On Tragedy, Family and Food

I am not the kind of person who likes to keep their head in the sand; in fact quite the opposite. But as a new mom, I’ve actually tried to put earmuffs on during the news over the past few days since the horrific shooting in Newtown, CT. I really haven’t wanted to hear the details, it is too horrible to wrap my head around.

And somewhere in my attempts to not think about this tragedy I had what I consider perhaps a random thought: every year these families will associate holiday time with this tragedy. Their holiday will forever be tainted. And then I realized – if you lose your child to a shooting, does it really matter if Christmastime will hang under a cloud? And whether the shooting happened or not during this season, holiday time is always difficult when you have experienced such loss.

I lost my mother when I was sixteen years old and each year I find myself in sadness during this season. My mother loved Christmas, loved the family time and loved holiday traditions. Each year I would help her decorate cookies, an activity I gave up because it reminded me too much of her. Last year, however, I started making holiday cookies again for my husband’s office and it brought me so much joy its hard to put into precise words.

My mother always made Thanksgiving, and my fondest memories of holidays happened in our dining room, a folding table pushed up against our not-quite-large-enough dining room table. I would wake up on Thanksgiving morning to the distinctive smell of turkey roasting. And the sound of the Macy’s Thanksgiving Day Parade would follow shortly after as I lay in bed hoping to get just a few more precious moments of sleeping late into my day.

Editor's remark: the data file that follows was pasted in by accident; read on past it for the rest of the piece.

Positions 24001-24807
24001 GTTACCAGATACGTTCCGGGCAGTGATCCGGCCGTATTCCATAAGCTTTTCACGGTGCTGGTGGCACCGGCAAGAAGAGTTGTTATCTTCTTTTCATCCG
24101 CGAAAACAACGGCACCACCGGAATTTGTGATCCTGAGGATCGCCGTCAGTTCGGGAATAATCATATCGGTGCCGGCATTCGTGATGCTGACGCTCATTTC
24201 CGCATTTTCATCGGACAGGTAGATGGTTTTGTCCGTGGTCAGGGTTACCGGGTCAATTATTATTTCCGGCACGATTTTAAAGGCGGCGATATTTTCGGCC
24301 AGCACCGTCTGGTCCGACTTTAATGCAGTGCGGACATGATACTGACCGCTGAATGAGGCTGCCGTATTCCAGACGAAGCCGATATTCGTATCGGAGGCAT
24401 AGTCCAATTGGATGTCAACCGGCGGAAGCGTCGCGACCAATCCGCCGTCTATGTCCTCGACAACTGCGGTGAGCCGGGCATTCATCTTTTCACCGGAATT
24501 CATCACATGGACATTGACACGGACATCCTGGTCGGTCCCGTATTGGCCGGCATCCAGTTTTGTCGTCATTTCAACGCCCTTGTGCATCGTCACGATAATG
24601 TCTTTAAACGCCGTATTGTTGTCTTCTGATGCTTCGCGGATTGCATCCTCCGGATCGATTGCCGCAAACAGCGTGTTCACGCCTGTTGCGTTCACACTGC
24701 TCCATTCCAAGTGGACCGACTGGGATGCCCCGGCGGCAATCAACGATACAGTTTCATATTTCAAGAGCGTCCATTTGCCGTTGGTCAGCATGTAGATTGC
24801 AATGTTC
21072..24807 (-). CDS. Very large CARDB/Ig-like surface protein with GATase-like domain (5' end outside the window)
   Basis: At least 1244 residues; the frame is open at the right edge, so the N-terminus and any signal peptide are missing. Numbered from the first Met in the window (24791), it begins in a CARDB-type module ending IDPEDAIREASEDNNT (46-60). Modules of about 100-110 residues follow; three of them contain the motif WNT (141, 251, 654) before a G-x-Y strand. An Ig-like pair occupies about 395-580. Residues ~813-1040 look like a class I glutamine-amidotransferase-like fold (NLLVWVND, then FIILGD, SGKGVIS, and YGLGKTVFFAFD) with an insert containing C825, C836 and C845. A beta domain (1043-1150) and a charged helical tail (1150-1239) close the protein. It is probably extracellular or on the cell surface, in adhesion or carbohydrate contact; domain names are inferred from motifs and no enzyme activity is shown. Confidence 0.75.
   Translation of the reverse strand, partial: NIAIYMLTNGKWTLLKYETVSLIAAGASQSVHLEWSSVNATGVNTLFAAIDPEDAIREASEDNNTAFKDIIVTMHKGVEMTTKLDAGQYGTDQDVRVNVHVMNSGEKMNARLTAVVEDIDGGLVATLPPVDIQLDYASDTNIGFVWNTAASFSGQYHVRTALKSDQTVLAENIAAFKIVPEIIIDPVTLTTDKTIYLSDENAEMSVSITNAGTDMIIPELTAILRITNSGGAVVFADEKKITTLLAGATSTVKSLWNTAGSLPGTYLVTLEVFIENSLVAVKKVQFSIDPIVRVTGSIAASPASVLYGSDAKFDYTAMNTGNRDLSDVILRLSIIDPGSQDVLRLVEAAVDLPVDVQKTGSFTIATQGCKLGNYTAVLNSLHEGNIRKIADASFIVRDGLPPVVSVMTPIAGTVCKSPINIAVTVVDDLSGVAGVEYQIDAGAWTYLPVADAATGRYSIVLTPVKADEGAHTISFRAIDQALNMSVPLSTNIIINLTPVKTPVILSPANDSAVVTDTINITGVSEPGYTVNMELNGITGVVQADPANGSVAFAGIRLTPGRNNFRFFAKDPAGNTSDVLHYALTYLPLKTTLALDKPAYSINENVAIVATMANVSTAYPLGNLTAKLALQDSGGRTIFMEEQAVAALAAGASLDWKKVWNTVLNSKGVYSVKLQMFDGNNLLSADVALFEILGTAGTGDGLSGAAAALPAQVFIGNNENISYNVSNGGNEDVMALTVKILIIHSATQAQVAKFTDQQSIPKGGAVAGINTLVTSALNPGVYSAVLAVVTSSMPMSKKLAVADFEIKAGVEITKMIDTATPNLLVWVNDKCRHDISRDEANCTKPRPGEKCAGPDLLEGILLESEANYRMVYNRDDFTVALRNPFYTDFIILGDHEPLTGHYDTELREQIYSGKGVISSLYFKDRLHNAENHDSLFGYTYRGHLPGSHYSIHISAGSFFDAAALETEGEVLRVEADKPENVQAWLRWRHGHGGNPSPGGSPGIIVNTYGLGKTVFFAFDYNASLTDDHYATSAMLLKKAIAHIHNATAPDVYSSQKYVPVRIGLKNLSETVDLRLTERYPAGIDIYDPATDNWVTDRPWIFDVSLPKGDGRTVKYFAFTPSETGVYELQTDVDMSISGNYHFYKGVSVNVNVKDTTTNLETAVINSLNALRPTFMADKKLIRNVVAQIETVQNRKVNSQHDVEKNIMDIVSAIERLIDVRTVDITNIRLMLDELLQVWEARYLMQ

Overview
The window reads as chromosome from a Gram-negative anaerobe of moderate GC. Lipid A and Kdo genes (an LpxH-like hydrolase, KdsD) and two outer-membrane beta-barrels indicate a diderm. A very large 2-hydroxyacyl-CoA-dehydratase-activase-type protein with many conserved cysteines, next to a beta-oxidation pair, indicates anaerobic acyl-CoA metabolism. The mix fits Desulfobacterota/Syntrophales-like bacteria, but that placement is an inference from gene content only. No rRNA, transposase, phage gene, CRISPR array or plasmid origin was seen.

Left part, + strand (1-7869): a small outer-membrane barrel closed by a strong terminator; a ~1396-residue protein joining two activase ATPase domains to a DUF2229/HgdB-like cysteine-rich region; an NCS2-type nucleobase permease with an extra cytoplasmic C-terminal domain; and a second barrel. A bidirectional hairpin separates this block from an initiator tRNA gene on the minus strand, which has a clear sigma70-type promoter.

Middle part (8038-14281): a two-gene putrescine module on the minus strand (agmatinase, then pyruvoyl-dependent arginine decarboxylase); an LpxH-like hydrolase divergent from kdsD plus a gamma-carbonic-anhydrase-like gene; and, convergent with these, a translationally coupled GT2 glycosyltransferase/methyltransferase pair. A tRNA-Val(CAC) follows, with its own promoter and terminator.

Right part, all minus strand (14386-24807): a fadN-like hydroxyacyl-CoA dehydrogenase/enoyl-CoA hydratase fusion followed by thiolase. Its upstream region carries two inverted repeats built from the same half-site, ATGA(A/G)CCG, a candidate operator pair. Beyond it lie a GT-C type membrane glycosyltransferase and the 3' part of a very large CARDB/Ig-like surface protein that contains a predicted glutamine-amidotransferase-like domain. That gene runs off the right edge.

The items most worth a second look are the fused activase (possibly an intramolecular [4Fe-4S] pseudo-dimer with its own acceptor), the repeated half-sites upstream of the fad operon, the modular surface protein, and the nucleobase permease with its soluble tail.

We always went around the table to say what we were thankful for.  Being an extraordinarily precocious child my goal was always to find a snarky response that would elicit a laugh from my older cousins. One of the most memorable Thanksgiving dinners was when my mother lit the entire front of her sweater on fire, a story we still love to recount, exaggerating it a bit further each time. There were two kinds of stuffing, two kinds of cranberry sauce, three kinds of pie and a large basket of Pillsbury biscuits.

I had somehow forgotten about those buttery, canned biscuits until my pregnancy cravings got the better of me last Thanksgiving and I had a tearful meltdown that I MUST have Pillsbury biscuits. Immediately. My husband dutifully went to the supermarket with me mere hours before dinner at his mother’s, where we bought three cans of the biscuits. They were gobbled up as quickly as I had remembered from my childhood, and I was brought back instantaneously to my dining room table. We ate Pillsbury biscuits again this year, and I hope it will continue to be a tradition from here on.

These memories have come flooding to me as I think about what the families of Newtown will experience on Christmas, New Years, Passover, or Rosh Hoshanah. This year, next year, and for many, many years.

After fifteen years since my mother passed its a blessing to find joy once again in these holiday memories. I pray for the many families affected this week that one day they will be able to find joy in happy memories, family traditions and holiday gatherings.

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